2014 Press Release Archives
Sleep and Mood Improves after Substantial Weight Loss
June 24, 2014
|Contact: Jenni Glenn Gingery
Associate Director, Communications and Media Relations
|Contact: Colleen Williams
Manager, Public Relations
Chicago, IL - Obese adults who lose at least 5 percent of their body weight report that they sleep better and longer after six months of weight loss, according to a new study. The results were presented Tuesday at the joint meeting of the International Society of Endocrinology and the Endocrine Society: ICE/ENDO 2014 in Chicago.
“This study confirms several studies reporting that weight loss is associated with increased sleep duration,” said the study’s lead investigator, Nasreen Alfaris, MD, MPH, a fellow in the Department of Medicine at the Perelman School of Medicine at the University of Pennsylvania, Philadelphia.
In addition, the study found that weight loss at 6 months improved sleep quality, as well as mood, regardless of how the individuals lost the weight.
The 390 study subjects participated in the Practice-Based Opportunities for Weight Reduction at the University of Pennsylvania (POWER-UP) trial. This 2-year study, funded by the National Institutes of Health, compared three behavioral interventions for weight loss in obese adults treated in primary care practices.
Subjects (311 women and 79 men) were randomly assigned to one of three programs that provided varying amounts of support to achieve the same diet and exercise goals. The groups were: (1) usual care, in which subjects received printed educational materials during quarterly visits with their primary care provider; (2) brief lifestyle counseling, which included quarterly visits with their primary care provider, combined with brief meetings with lifestyle coaches; or (3) enhanced brief lifestyle counseling, with meal replacements or weight loss medications added to the second intervention.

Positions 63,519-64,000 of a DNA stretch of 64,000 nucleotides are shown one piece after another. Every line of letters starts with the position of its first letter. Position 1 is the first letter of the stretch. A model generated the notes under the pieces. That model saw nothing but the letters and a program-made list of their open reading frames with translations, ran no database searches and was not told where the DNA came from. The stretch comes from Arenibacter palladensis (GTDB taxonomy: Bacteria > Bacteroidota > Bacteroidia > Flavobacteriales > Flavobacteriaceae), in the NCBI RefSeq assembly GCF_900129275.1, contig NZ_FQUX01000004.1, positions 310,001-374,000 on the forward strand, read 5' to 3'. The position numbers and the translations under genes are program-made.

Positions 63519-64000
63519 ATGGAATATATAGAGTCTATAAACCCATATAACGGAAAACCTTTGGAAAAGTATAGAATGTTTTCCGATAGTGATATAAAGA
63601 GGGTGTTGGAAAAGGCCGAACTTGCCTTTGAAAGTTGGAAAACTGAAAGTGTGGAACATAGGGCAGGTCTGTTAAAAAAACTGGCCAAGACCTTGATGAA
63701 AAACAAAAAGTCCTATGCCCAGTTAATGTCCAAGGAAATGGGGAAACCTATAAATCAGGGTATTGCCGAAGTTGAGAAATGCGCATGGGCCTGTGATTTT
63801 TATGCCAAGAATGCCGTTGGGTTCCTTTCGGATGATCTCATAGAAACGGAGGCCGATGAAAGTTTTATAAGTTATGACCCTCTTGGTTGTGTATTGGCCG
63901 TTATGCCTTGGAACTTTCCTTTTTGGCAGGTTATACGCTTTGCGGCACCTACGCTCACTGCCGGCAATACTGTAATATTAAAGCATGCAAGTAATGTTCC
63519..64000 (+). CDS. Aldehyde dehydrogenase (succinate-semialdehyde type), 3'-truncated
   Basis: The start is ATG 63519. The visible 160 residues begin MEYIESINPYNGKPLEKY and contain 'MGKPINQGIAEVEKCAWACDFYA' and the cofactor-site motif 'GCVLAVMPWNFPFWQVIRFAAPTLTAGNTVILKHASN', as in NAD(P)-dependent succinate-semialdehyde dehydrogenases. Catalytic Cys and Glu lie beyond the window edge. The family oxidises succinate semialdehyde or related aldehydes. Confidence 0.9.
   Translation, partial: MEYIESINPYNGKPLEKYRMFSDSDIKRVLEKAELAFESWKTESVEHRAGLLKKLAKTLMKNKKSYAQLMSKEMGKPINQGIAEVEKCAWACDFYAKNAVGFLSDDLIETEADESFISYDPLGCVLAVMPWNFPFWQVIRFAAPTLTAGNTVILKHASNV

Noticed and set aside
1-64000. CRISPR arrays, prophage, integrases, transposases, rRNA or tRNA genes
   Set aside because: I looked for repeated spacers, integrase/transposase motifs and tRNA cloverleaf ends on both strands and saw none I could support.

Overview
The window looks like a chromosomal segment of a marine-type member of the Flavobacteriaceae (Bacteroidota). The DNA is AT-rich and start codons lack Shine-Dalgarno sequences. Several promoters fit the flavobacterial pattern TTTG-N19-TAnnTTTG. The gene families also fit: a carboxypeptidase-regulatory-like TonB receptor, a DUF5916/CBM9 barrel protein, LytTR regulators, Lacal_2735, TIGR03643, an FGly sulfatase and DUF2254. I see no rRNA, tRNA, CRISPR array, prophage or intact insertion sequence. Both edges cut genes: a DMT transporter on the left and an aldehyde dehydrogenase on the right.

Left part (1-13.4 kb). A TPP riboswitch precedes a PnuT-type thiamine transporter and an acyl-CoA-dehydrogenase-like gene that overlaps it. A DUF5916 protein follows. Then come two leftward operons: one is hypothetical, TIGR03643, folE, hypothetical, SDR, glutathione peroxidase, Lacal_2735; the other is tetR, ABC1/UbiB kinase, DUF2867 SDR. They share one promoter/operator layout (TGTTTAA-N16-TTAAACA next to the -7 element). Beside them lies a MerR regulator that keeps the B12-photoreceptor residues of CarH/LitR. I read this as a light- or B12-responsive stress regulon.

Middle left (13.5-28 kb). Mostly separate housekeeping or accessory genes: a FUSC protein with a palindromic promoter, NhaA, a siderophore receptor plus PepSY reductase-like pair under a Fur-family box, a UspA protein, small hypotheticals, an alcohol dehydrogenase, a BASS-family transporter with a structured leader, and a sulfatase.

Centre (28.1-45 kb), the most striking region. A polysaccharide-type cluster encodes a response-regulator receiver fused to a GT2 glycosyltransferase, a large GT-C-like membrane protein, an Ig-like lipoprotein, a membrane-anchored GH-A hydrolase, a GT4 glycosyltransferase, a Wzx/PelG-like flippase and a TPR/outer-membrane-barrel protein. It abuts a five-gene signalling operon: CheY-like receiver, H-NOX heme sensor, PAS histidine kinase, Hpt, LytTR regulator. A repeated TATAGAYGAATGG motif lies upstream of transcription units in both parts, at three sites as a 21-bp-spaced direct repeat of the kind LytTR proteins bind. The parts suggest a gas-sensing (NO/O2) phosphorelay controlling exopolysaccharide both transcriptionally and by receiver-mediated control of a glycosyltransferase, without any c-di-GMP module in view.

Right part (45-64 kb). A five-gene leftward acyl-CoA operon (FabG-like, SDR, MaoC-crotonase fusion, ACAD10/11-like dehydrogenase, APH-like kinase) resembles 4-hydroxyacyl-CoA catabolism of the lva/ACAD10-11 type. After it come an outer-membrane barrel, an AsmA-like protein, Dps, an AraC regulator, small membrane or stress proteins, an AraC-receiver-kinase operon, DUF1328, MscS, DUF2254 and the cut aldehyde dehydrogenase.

The researchers evaluated changes in weight, sleep duration and quality, and mood after 6 and 24 months of treatment. They compared subjects who lost 5 percent or more of their original body weight with those who lost less than 5 percent, regardless of their group assignment. The analyses controlled for several subject variables, including sex and age.
At month 6, subjects in both lifestyle counseling groups lost more weight on average (brief counseling: 7.8 lb; enhanced counseling: 14.7 lb) than those in the usual care group (4.4 lb), Alfaris reported.
Examining all three groups together, subjects who lost at least 5 percent of their weight at month 6 reported that they gained an average of 21.6 minutes of sleep a night, compared with only 1.2 minutes for those who lost less than 5 percent. Likewise, subjects who lost >5% of initial weight reported greater improvements on measures of sleep quality and mood (i.e., symptoms of depression), compared with subjects who lost <5%.
Only improvements in mood remained statistically significant at 24 months, according to Alfaris.
“Further studies are needed to examine the potential effects of weight regain in diminishing the short-term improvements of weight loss on sleep duration and sleep quality,” she said.
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